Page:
New approach to isolation and improved design of adipose cell-targeted cytotoxic peptides



Background and Market: Obesity, caused by overgrowth of white adipose (fat) tissue, is a risk and complicating factor for cardiovascular diseases, Type 2 diabetes, certain types of cancer, and may other pathologies. No effective pharmaceutical treatments against obesity are currently available.


Competitors and Current Problems: Obesity is caused by expansion of white adipose tissue. This process relies on proliferation of adult stem cells, termed adipose stromal cells (ASCs). These cells, abundant in adipose tissue, can be readily harvested for use in regenerative therapies and hundreds of clinical trials are now underway. The lack of markers for adult stem cells, including ASC, has been limiting in the clinical context because it has made it difficult to track them upon administration.  While being potentially clinically useful, ASC appear to be at least partially responsible for the link between obesity and disease and thus pose a prospective therapy target. For these separate reasons, identification of ASC markers is essential for their identification and targeting.  New approaches to controlled ACS depletion is the logical next step in an obesity therapy development.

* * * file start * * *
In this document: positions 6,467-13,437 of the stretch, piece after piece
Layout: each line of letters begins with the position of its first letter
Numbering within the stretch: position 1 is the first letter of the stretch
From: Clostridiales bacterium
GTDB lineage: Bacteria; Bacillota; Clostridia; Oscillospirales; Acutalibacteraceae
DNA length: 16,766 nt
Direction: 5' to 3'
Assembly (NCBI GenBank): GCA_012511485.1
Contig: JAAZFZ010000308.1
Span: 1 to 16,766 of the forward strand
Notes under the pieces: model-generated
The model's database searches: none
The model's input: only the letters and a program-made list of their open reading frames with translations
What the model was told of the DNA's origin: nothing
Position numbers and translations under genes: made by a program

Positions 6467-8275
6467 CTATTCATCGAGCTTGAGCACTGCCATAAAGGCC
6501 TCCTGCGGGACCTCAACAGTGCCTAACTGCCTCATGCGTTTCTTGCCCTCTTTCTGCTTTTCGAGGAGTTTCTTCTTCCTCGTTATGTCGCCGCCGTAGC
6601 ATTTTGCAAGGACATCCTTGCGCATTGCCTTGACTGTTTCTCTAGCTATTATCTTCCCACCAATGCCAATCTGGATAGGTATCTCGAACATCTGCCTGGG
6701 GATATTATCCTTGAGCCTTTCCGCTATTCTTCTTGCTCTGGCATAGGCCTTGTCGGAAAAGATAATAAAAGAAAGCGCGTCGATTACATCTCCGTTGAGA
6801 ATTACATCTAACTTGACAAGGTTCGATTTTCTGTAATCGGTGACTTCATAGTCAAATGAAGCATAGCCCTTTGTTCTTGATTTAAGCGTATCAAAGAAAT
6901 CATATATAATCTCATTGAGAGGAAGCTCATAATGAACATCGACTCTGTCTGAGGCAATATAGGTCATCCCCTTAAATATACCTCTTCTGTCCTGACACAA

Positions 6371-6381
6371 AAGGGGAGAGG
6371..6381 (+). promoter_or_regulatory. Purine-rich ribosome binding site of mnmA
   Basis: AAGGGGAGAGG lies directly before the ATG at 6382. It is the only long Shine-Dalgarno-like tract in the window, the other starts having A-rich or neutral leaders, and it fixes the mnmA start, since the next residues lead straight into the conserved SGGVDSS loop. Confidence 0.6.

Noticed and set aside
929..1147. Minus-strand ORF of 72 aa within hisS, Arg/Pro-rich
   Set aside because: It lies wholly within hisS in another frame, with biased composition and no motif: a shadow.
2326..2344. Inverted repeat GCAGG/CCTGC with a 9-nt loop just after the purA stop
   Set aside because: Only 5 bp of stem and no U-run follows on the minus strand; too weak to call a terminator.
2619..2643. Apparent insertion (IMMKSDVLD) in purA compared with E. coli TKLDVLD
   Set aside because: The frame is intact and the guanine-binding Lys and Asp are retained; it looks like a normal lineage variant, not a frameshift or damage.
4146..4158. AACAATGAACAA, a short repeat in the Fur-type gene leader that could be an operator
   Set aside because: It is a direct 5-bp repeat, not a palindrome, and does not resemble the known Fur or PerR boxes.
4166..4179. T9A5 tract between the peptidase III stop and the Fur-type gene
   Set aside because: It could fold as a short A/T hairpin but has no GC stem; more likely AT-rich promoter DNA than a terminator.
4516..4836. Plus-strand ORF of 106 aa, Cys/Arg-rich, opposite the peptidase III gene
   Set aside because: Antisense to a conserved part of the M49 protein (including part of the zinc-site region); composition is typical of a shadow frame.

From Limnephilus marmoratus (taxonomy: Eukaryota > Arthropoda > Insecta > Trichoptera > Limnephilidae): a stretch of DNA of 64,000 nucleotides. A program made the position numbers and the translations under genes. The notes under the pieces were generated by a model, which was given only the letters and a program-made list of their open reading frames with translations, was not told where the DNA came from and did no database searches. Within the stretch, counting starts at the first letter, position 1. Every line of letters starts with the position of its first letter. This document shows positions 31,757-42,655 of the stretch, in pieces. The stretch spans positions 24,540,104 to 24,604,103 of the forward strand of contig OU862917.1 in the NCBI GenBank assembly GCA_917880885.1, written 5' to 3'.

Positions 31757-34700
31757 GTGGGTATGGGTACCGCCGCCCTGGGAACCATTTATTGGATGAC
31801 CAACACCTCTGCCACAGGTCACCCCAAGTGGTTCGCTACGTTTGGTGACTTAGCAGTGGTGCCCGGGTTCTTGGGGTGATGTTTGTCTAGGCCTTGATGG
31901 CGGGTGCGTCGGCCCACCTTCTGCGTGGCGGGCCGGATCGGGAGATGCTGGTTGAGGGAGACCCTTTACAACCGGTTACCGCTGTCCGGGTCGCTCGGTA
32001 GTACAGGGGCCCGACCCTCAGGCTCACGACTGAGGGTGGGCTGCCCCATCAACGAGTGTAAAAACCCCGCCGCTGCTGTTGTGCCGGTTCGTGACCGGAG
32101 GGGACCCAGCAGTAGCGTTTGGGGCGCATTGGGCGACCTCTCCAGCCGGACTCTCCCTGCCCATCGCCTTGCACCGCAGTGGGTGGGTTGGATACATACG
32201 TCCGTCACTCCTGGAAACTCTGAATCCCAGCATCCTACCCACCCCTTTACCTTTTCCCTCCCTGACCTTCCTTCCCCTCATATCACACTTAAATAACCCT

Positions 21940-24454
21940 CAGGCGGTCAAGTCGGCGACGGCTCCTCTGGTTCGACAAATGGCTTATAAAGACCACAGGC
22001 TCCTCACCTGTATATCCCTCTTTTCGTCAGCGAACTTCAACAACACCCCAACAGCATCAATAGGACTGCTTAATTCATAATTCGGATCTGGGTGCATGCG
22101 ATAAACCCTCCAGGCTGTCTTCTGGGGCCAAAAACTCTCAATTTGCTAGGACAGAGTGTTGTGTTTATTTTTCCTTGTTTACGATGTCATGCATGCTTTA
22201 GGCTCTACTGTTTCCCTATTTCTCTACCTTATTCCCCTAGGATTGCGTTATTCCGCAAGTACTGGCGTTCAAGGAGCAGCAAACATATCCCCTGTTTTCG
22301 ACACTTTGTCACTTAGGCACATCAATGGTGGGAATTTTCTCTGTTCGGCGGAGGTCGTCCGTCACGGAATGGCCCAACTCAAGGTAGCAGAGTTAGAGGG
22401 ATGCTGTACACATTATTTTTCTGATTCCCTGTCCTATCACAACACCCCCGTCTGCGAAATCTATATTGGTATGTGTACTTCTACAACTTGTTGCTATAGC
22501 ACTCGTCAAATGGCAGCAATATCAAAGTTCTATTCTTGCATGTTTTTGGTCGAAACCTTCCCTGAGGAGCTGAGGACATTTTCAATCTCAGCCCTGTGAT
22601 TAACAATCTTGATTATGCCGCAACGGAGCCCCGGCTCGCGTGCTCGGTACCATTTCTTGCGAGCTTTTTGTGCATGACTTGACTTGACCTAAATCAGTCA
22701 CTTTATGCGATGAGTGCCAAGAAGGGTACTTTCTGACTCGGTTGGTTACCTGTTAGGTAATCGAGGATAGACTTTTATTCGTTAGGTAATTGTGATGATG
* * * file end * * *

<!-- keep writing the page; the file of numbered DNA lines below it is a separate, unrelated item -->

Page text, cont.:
The Technology: Researchers at UTHealth have identified a marker expressed uniquely on ASC surface. They also isolated a number of peptide sequences targeting only ASCs and not stromal cells in other organs by binding to this marker. The method the research team developed relies on billions of viral particles each displaying a different peptide on its outer coat. The new findings show it is possible to direct probes to stem cells in vivo in an organ-specific manner. In the future, the identified cell surface biomarker may be exploited for imaging or therapeutic ASC targeting. The ASC-specific peptide probes may be developed into directed cytotoxic compounds to aid in diagnosis, prevention, and/or targeted treatment of adipose associated disorders such as, but not limited to, body composition disorders, metabolic syndrome, and cancer. Other peptides isolated by the UTHealth researchers, based on their homing to lung, muscle, and bone marrow stromal cells, set the foundation for subsequent identification of probes specific for stem cells of these organs.


UTHealth Ref. No.: 2011-0009

Inventors: Mikhail Kolonin,Ph.D., et. al.

Patent Status: Issued US Patents 9,029,321 and 9,539,341

License Available: world-wide; exclusive or non-exclusive

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University of Texas Health Science Center At Houston
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